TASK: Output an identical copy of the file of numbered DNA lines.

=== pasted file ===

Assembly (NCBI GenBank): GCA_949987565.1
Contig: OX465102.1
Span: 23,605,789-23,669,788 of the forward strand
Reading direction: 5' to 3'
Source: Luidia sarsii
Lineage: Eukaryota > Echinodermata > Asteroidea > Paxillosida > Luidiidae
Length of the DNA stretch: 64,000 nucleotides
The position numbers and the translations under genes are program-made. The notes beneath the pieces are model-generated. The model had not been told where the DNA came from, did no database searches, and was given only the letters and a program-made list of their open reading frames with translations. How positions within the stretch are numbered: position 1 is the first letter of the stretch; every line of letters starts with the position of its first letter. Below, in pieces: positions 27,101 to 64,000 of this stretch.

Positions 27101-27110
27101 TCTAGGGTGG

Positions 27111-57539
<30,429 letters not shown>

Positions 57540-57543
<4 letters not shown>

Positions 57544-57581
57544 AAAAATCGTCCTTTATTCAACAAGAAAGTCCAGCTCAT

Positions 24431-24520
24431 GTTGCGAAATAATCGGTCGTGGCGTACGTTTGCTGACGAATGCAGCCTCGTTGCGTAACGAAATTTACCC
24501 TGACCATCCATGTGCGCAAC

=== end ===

Assembly (NCBI GenBank): GCA_949987565.1
Contig: OX465102.1
Span: 23,605,789-23,669,788 of the forward strand
Reading direction: 5' to 3'
Source: Luidia sarsii
Lineage: Eukaryota > Echinodermata > Asteroidea > Paxillosida > Luidiidae
Length of the DNA stretch: 64,000 nucleotides
The position numbers and the translations under genes are program-made. The notes beneath the pieces are model-generated. The model had not been told where the DNA came from, did no database searches, and was given only the letters and a program-made list of their open reading frames with translations. How positions within the stretch are numbered: position 1 is the first letter of the stretch; every line of letters starts with the position of its first letter. Below, in pieces: positions 27,101 to 64,000 of this stretch.

Positions 27101-27110
27101 TCTAGGGTGG

Positions 27111-57539
<30,429 letters not shown>

Positions 57540-57543
<4 letters not shown>

Positions 57544-57581
57544 AAAAATCGTCCTTTATTCAACAAGAAAGTCCAGCTCAT

Positions 24431-24520
24431 GTTGCGAAATAATCGGTCGTGGCGTACGTTTGCTGACGAATGCAGCCTCGTTGCGTAACGAAATTTACCC
24501 TGACCATCCATGTGCGCAAC